12
   

What are rural American versions of "what the heck" that aren't mild oaths or expetives?

 
 
Reply Sat 11 Jul, 2020 11:22 am
Hi. I'm doing some research on this.

What are rural American versions of "what the heck" that aren't mild oaths or expetives?

"What in tarnation", "what in blue blazes", and "what in Sam Hill" are mild oaths or expletives and I can't use any of these idioms. Especially if I'm writing anything for children.

I know "what the hey" is an idiom used by rural Americans, according to some research I did.

What other idioms can I use?

Do rural Americans actually say "what the hay" too?

Please help. Thank you.
 
izzythepush
 
  1  
Reply Sat 11 Jul, 2020 11:31 am
@JGoldman10,
JGoldman10 wrote:

"What in tarnation", "what in blue blazes", and "what in Sam Hill" are mild oaths or expletives and I can't use any of these idioms. Especially if I'm writing anything for children.


I think you’re being ridiculous.

I’ll take your word that said expressions have a vulgar derivation, but they don’t mean that now. They were in American comics back in the 60s if not earlier.

No parent is going to get upset if their kid says any of the above.
JGoldman10
 
  0  
Reply Sat 11 Jul, 2020 11:53 am
I just realized I misspelled the title of the thread. It should read:

What are rural American versions of "what the heck" that aren't mild oaths or expletives?
JGoldman10
 
  1  
Reply Sat 11 Jul, 2020 11:54 am
@JGoldman10,
JGoldman10 wrote:


"What in tarnation", "what in blue blazes", and "what in Sam Hill" are mild oaths or expletives and I can't use any of these idioms.



Or any variations of these idioms.
0 Replies
 
JGoldman10
 
  0  
Reply Sat 11 Jul, 2020 12:39 pm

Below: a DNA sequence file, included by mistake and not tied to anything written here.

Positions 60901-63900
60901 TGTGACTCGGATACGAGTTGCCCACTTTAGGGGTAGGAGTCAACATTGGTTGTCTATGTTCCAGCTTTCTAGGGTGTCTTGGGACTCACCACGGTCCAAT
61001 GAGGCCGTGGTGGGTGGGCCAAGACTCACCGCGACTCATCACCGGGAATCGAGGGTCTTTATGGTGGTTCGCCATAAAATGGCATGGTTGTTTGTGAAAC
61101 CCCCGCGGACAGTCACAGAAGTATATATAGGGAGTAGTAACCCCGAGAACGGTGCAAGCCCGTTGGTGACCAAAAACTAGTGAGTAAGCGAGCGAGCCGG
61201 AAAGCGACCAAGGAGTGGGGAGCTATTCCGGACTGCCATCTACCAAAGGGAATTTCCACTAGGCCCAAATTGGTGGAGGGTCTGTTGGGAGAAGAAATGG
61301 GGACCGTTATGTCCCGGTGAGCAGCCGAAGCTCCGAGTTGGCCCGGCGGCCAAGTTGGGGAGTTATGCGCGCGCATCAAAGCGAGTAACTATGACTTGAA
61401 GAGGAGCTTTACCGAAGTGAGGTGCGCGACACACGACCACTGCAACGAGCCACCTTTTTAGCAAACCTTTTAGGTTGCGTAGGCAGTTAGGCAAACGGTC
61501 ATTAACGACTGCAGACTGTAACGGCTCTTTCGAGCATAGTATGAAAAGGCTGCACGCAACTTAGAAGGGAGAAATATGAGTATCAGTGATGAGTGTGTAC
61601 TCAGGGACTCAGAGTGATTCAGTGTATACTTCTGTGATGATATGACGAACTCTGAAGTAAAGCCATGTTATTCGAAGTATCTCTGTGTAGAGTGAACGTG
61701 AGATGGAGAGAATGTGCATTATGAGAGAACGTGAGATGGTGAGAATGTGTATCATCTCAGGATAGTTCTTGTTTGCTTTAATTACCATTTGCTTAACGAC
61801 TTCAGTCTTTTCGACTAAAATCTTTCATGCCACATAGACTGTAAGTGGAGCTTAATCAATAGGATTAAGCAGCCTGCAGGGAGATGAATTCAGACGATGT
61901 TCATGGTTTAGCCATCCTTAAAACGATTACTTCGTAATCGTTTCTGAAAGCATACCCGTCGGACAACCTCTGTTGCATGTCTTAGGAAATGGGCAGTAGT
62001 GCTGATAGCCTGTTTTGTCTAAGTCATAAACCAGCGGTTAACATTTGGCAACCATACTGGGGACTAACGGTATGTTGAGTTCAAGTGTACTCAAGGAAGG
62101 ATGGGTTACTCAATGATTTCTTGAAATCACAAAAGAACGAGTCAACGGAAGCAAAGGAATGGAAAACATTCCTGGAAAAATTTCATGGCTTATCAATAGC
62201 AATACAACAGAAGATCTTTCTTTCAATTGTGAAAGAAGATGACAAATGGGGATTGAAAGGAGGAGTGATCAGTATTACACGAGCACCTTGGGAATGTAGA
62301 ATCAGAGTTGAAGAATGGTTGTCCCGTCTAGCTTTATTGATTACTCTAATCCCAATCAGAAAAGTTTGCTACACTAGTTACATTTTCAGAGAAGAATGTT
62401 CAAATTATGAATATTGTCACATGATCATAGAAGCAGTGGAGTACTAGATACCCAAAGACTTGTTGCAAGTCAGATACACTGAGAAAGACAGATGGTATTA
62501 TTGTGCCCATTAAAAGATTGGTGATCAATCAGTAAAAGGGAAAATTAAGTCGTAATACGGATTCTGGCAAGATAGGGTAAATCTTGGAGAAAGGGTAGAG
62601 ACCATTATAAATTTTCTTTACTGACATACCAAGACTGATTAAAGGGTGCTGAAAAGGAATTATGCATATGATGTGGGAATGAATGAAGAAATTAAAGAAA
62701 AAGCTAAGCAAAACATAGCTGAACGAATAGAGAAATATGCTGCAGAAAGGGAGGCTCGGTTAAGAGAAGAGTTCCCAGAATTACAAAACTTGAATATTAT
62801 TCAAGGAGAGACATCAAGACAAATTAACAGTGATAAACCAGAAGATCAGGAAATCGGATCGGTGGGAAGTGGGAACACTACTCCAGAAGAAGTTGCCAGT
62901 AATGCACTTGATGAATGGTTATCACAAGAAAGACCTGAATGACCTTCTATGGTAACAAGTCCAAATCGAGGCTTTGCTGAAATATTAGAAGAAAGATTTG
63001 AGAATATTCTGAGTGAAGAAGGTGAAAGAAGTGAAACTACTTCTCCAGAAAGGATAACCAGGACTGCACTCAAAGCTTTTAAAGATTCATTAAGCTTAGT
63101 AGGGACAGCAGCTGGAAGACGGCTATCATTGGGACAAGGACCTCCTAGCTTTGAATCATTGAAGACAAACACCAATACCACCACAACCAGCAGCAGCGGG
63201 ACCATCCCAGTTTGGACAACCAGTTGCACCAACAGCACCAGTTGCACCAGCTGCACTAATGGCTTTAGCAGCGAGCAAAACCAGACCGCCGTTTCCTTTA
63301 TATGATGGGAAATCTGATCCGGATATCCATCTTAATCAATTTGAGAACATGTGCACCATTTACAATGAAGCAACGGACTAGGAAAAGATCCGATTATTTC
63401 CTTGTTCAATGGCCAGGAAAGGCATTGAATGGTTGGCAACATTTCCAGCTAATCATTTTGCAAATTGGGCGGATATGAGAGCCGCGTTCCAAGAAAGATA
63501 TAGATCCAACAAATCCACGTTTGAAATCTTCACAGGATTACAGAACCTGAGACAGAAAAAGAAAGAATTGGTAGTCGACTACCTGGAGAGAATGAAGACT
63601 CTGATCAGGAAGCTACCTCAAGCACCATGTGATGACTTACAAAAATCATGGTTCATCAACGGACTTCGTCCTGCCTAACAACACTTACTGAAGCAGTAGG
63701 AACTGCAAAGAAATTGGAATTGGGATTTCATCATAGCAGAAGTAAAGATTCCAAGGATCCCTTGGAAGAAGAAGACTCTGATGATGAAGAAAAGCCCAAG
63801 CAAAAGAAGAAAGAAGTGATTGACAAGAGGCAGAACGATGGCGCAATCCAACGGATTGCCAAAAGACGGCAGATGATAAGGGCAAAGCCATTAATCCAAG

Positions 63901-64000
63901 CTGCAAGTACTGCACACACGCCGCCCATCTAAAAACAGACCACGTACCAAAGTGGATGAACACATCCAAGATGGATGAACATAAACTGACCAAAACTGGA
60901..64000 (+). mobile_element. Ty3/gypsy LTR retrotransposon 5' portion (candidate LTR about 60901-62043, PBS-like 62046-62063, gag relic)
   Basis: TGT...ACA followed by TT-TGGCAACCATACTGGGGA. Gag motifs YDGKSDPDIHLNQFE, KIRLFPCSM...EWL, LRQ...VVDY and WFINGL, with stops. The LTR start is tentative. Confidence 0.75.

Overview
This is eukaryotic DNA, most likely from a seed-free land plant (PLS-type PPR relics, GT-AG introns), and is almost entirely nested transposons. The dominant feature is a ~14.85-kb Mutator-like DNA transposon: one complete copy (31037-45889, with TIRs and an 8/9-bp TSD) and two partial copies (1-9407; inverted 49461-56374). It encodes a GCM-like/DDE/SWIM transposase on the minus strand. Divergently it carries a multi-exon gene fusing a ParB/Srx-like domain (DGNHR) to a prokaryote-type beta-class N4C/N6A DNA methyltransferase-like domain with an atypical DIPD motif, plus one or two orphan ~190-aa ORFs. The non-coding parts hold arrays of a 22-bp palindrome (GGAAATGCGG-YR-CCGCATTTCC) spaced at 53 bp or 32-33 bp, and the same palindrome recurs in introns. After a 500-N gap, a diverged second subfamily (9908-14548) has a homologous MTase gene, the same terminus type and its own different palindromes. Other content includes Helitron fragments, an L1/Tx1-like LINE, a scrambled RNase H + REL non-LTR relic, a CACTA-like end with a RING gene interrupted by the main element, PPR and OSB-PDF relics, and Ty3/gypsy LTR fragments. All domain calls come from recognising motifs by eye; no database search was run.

@izzythepush,
https://www.dictionary.com/browse/sam-hill :

"Sam Hill
noun Slang.
hell (used especially in WH-questions as a mild oath expressing exasperation and usually preceded by in or the):
Who in Sam Hill are you?"

https://www.dictionary.com/browse/tarnation?s=ts :

"tarnation[ tahr-ney-shuh n ] Older Use.
interjection
damnation.

noun
damnation; hell (used as a euphemism):
Where in tarnation is that boy?
adverb
damned."

https://idioms.thefreedictionary.com/What+in+Sam+Hill%3F :

"What in Sam Hill?
What in (the) Sam Hill?
An exclamation used to express surprise, shock, anger, disgust, etc. ("Sam Hill" is a minced oath for "hell," used for emphasis.)
What in the Sam Hill do you think you're doing? You can't come in here!
Just what in Sam Hill is going on here?
You spent all that money at a casino? What the Sam Hill, Jake?
See also: SAM, what
Farlex Dictionary of Idioms. © 2015 Farlex, Inc, all rights reserved.
What in (the) Sam Hill?
Inf. What has happened?; What? (An elaboration of what. Sam Hill is a euphemism for hell. Often with the force of an exclamation. See examples for variations.) What in Sam Hill is going on around here? What in the Sam Hill do you think you are doing?"